The limits of general relativity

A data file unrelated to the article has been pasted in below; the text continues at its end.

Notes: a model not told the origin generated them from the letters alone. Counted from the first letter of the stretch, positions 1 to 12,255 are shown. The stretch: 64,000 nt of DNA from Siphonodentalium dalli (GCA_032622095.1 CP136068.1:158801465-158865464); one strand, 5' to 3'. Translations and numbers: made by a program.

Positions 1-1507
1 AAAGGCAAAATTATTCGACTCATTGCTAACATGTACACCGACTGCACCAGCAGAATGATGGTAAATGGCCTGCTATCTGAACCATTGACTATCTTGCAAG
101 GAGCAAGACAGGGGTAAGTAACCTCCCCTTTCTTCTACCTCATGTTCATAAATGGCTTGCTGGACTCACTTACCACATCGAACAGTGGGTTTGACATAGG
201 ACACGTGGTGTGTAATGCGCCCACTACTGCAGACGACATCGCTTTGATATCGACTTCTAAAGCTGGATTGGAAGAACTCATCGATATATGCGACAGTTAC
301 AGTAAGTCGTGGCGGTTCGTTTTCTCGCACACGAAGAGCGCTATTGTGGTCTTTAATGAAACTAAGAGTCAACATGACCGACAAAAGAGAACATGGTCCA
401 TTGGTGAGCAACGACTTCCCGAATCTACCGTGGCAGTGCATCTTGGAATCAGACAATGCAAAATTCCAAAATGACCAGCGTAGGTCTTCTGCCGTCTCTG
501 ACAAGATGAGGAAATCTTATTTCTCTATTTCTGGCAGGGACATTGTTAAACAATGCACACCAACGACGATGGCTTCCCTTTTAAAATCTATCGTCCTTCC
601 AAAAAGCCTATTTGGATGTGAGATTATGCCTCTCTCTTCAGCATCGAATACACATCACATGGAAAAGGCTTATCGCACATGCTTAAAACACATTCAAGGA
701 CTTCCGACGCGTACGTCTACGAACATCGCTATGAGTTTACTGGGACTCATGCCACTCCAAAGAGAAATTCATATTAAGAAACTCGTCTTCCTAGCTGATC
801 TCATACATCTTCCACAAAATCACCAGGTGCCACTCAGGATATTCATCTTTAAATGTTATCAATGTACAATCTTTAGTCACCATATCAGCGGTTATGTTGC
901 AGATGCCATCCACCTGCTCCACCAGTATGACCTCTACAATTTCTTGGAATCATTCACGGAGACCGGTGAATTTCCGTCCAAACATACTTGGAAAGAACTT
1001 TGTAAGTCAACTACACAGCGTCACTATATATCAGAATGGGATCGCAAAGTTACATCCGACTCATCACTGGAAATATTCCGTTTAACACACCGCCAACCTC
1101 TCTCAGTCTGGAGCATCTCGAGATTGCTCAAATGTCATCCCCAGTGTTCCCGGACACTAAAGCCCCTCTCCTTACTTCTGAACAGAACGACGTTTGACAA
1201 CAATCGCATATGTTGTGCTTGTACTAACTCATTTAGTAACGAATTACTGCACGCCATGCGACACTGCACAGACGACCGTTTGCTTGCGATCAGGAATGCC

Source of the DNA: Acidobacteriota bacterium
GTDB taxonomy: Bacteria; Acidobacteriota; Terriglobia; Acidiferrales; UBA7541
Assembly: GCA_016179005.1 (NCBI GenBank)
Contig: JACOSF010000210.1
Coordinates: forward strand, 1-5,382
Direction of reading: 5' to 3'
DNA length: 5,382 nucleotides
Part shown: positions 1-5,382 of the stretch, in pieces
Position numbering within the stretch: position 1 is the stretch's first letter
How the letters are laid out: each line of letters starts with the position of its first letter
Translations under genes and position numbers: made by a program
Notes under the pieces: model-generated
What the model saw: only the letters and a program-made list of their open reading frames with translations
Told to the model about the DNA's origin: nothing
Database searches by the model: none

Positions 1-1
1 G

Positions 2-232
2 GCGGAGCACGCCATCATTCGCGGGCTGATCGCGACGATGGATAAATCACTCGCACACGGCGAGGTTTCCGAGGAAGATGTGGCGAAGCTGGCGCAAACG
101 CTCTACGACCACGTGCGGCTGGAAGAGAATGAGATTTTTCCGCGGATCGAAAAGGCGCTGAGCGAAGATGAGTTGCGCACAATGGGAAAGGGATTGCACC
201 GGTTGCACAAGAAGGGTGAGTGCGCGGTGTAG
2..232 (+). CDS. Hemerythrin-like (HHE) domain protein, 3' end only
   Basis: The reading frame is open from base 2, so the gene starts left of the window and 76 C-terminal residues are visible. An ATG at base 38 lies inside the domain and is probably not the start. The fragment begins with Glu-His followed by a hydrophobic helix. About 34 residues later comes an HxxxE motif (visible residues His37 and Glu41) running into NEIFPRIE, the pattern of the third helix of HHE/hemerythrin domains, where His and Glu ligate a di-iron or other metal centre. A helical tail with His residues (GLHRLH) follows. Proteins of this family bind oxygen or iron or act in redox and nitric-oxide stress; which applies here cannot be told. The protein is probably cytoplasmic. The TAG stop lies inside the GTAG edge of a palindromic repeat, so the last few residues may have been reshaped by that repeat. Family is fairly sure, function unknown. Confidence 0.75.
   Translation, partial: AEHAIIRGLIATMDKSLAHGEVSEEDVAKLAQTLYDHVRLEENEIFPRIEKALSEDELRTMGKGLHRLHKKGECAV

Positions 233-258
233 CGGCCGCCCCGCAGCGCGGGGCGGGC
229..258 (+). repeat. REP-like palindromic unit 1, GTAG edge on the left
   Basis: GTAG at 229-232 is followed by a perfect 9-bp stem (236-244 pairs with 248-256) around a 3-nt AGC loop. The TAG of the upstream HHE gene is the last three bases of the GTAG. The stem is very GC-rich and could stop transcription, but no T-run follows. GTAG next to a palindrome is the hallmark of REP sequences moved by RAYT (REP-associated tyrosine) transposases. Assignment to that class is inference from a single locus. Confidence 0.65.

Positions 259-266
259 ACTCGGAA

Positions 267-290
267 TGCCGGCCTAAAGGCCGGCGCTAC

Einstein's general theory of relativity is tremendously successful in describing the cosmos, from our solar system to the universe as a whole. Yet, in certain situations, the theory reaches its limits: In the interior of black holes, for instance (the image to the left shows, from the outside, the active galaxy M87, which has a black hole in its centre). Or, another example, close to the big bang, when the whole of the known universe was compressed to the size of an elementary particle. For these situations, Einstein's theoriy predicts singularities: Unphysical infinite densities, infinite curvatures. A clear sign that, here Einstein's theory fails. This is not surprising: Where such microscopic length scales and high energy densities come into play, quantum theory should play a role - the other great theory of the 20th century. Any theory that, in describing such situations, ignores quantum effects, does so at its own peril.